Oct 9th, 2022 - 10:16 am
There are a lot of misconceptions about signatures. In this article I want to go over four types of message signatures to help users understand the risks associated with signing messages (also sometimes referred to as gasless signatures) on Ethereum or other EVM compatible blockchains.
These signature types are absolutely critical for all Ethereans in web3 to understand.
This is mainly what signatures in web3 are used for. Although there is no unifying standard on what these look like, some common things include a Terms of Service, your Wallet address, and sometimes a nonce to prevent replay attacks, and potentially a short string to ensure the message you are signing on the software wallet is the same on the hardware wallet. See a couple examples below:
Often some part of smart contracts rely on signatures off-chain to make things happen. These types of signatures will break down all the inputs that will be part of the contract interaction. Quite handy, but this is where if you have open approvals you need to be careful. As we discussed in our approvals article, although you can tell exactly what they are doing in this example, you need to ensure the source in which is surfacing these kinds of signature requests is reputable.
For example, if you got the pictured signature approval request outside of Opensea, you should be very worried, and never sign it. This is particularly true if you are using your “Sell” wallet address, as we introduced in our “Wallet For Every Occasion” article.
Now just because something doesn't have a beautifully typed signature in accordance with the EIP-712 standard above, doesn't mean its a scam. However, it does mean that you are trusting the counterparty with whatever kind of message you may be signing, as you are essentially “Blind Signing” a message. Although we are not seeing these leveraged on Opensea these days due to upgrades in the Seaport contract, I would still give pause before signing these types of messages, particularly if you are on a wallet address with open approvals. Not sure? Check out our article on revoking approvals and see what approvals you have open on that wallet address!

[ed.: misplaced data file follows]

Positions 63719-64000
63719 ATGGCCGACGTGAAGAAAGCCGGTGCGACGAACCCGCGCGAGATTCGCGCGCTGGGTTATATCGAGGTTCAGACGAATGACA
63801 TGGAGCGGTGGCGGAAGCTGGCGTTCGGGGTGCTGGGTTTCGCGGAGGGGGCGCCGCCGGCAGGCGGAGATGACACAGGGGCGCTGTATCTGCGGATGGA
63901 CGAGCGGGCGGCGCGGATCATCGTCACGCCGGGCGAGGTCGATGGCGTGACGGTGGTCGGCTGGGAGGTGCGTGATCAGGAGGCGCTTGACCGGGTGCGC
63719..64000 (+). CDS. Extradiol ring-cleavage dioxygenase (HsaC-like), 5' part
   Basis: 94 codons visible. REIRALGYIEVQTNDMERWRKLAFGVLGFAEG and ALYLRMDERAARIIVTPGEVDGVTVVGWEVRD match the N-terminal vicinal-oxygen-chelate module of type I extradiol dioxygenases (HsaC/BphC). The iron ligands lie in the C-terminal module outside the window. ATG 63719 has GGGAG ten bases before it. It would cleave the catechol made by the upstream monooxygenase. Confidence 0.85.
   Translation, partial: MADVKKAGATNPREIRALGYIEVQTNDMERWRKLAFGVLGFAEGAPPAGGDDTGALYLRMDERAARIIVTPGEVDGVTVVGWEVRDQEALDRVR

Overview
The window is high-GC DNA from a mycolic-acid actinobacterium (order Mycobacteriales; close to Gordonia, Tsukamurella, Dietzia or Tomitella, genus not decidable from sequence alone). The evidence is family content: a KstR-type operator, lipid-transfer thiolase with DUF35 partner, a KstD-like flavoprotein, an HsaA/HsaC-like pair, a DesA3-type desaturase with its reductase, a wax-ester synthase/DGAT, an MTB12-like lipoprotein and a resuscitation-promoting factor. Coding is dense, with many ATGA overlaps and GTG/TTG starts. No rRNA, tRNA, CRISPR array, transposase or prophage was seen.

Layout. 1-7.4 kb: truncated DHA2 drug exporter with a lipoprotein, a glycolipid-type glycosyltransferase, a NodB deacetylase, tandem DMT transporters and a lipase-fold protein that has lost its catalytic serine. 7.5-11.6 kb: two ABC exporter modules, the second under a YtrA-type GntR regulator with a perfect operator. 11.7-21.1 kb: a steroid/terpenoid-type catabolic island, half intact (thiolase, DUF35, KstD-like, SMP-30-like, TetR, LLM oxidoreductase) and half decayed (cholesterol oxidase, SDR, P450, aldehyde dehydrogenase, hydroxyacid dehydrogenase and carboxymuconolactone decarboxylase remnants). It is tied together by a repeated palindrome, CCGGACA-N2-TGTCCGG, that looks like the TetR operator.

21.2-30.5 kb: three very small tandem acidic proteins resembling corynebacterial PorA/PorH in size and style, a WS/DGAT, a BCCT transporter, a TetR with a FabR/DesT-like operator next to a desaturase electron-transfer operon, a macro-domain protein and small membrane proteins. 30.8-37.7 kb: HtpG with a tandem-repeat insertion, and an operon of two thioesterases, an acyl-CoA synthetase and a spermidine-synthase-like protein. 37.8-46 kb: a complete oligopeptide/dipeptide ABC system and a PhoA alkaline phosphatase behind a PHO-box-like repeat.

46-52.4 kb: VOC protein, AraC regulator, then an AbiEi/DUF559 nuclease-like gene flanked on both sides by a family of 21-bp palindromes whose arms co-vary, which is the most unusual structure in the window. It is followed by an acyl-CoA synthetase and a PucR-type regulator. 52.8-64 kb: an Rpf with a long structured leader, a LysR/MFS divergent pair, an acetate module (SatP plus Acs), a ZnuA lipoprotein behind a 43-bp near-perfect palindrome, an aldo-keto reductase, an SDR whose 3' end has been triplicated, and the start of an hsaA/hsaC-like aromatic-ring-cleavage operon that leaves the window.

This is a very dangerous signature type, basically the “blank check” of Ethereum. The requester can use it sign any transaction with your private key. The good news is that Metamask shows a big red warning if it is ever requested. It effectively allows someone, if they properly craft the signature payload, to be able to “replay” a transaction to their own benefit, such as sending themselves ETH. This does not rely on approvals as stolen wETH, NFTs and other tokens do. This is the only signature type that runs this kind of risk, and should generally be avoided at all costs, as it is rare for services to use this legitimately!
UPDATE: Based on our feedback and others in the community, ETH_SIGN is now disabled by default in Metamask (but you can enable it in the advanced settings), so we are leaving this here for completeness! We view this as a huge UI/UX win in the space and simplifies our messaging regarding signatures.
We understand that we are simplifying some of the technical terms here, so before you say “You guys are using the wrong words for this!” just know that we are trying to simplify the framework to make this more understandable for all! Below are more resources and more technical explanations of signatures, signature types and their implementations!
More information on the technicals here:
Some more helpful articles on Signatures:
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